Resources

Re-conceiving Musical Composition

by David Fuentes & Christopher Ashbaugh

Christopher Ashbaugh and David Fuentes discuss conceiving musical composition as a Christian vocation.


Chris Ashbaugh has a B.M. in composition from Capital University and a M.M. from Butler University. His teachers have included Rocky Reuter, Mark Lochstampfor, Tony Zilincik, Tom Zugger, Dina Lentsner, Michael Schelle, and Jeff Stadelman. Chris’ music consists of a variety of sacred and secular works, mostly chamber in nature. His emerging style includes various twentieth-century techniques, freely mixing harsh dissonance, consonant lyricism, and indeterminacy. A frequent conductor of his own works and others, Chris has conducted world premieres of music by Michael Schelle, Zae Munn, Sue Dellinger, Adam Betz, Amanda Seyler, WillTrachsel, Megan Drevits, and Forest Christenson. His music has been performed by various groups including the Capital University horn and clarinet choirs and the Jordan College of Fine Arts Composer’s Orchestra, for which he was a frequent conductor and performer. In the spring of 2012 he conducted the premiere of a chamber opera with original libretto, Death and Taxes, at Butler University. Recently, his interest has turned to oral tradition studies with an emphasis on music-making at the cusp of literacy, especially in Germanic cultures like the Anglo-Saxons. Chris received the 2nd prize in the 2009 Ruth Friscoe composition competition as well as the 2009 award for best in show and is a member of the Pi Kappa Lambda music honors fraternity. He is currently studying for his PhD in composition at SUNY Buffalo under a University Presidential Fellowship.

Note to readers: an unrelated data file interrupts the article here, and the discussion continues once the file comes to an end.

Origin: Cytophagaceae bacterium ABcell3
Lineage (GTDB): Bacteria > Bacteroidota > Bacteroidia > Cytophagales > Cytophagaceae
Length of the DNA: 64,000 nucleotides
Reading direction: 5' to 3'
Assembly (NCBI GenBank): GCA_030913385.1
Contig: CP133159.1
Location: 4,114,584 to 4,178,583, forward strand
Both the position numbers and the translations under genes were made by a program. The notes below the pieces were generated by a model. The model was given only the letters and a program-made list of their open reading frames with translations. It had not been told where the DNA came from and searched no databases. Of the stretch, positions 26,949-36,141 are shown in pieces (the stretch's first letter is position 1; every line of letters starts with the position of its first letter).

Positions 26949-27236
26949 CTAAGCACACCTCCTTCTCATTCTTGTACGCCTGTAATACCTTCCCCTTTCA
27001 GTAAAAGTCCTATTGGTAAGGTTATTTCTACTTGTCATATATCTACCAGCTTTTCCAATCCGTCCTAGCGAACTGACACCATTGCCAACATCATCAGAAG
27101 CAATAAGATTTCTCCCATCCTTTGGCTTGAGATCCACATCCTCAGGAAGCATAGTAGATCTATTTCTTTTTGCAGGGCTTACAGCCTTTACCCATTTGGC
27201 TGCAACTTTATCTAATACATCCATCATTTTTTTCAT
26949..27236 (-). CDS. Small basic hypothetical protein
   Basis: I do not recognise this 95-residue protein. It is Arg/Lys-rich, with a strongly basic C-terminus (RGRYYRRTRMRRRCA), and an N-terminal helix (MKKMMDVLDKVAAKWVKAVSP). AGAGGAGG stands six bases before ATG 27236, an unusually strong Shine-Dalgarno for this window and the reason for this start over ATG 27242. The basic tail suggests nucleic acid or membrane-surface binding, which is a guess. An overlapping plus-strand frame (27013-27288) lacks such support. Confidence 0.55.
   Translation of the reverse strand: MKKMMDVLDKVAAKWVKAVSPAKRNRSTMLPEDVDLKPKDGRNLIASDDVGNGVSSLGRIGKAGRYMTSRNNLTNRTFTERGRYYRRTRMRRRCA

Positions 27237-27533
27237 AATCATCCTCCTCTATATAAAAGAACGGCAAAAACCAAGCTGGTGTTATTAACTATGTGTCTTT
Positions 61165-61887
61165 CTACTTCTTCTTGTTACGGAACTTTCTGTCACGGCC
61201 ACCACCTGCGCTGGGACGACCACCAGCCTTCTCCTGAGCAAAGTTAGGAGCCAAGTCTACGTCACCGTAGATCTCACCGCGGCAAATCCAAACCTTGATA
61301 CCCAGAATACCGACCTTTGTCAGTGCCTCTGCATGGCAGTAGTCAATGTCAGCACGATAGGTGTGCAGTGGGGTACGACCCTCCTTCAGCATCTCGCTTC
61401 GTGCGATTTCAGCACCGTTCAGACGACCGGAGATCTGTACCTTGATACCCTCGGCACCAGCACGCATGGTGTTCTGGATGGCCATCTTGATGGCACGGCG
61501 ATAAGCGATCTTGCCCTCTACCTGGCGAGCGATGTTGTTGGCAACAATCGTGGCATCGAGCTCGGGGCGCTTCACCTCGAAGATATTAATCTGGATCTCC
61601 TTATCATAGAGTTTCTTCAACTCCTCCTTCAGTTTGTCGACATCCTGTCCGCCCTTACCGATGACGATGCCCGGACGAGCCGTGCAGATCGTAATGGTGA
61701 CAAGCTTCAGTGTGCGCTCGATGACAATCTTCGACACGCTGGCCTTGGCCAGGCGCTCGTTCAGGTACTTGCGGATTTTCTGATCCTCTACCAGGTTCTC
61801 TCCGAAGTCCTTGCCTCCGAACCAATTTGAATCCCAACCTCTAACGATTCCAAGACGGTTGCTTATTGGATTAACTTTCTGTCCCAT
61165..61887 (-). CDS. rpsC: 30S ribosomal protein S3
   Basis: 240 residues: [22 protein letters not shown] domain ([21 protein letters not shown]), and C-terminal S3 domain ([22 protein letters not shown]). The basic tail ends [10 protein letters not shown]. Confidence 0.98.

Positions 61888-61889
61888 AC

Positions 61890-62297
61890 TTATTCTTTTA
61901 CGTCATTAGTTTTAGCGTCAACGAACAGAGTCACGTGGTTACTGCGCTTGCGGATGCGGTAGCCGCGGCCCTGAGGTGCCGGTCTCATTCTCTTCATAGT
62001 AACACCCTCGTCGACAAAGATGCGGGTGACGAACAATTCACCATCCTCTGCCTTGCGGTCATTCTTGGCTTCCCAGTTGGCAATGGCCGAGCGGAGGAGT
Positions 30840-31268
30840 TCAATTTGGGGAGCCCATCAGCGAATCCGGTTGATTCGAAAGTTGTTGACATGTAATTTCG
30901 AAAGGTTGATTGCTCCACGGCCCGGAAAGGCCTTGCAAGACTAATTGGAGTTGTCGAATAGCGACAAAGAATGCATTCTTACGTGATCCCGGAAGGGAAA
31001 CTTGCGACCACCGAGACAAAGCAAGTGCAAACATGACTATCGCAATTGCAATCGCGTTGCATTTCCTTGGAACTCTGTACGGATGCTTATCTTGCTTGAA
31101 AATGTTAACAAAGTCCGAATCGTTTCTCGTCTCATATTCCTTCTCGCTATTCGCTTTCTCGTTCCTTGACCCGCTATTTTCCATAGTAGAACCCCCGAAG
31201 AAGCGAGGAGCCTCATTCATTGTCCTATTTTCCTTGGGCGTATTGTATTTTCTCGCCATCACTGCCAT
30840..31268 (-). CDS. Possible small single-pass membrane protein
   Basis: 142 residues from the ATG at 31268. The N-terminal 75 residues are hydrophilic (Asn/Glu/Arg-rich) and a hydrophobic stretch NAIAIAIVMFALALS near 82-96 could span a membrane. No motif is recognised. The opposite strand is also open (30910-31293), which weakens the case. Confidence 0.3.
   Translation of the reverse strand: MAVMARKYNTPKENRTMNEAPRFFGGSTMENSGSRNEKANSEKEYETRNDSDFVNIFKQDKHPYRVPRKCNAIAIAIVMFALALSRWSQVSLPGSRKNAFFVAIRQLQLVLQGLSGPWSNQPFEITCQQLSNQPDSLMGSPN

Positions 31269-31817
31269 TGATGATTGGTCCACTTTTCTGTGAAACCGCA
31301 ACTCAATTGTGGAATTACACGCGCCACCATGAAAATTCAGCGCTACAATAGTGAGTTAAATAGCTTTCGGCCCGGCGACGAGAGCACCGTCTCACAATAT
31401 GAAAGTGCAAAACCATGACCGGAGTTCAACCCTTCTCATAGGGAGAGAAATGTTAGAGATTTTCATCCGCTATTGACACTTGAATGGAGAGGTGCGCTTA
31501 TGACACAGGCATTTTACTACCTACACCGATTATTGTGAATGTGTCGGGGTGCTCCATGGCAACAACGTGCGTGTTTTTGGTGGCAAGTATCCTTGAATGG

David Fuentes is Professor of Composition and Theory at Calvin College in Grand Rapids, Michigan, where he composes concert and liturgical music for chamber ensembles, solo instruments, orchestra and chorus. He also writes music for film, dance, television, theater and integrative collaborations with visual artists, here and abroad. Fuentes lectures on contemporary composers, film music, music and faith, and music vocation, and the place of music in human flourishing. He is currently working on Ears To Hear, a book which looks at ways in which people throughout human history have considered music spiritual and demonstrates how Christians might use these to cultivate the fruit of the Spirit. As part of that project, he received a McGregor grant to work with a student researcher on a project titled, “Exploring the Role of Music in Identity, Sports, and Faith Formation.” Fuentes earned a Ph.D. in music, music composition and theory from Brandeis University in 1988; a master of music in composition from the University of Iowa in 1983; and a bachelor of music from Roosevelt University in 1981.

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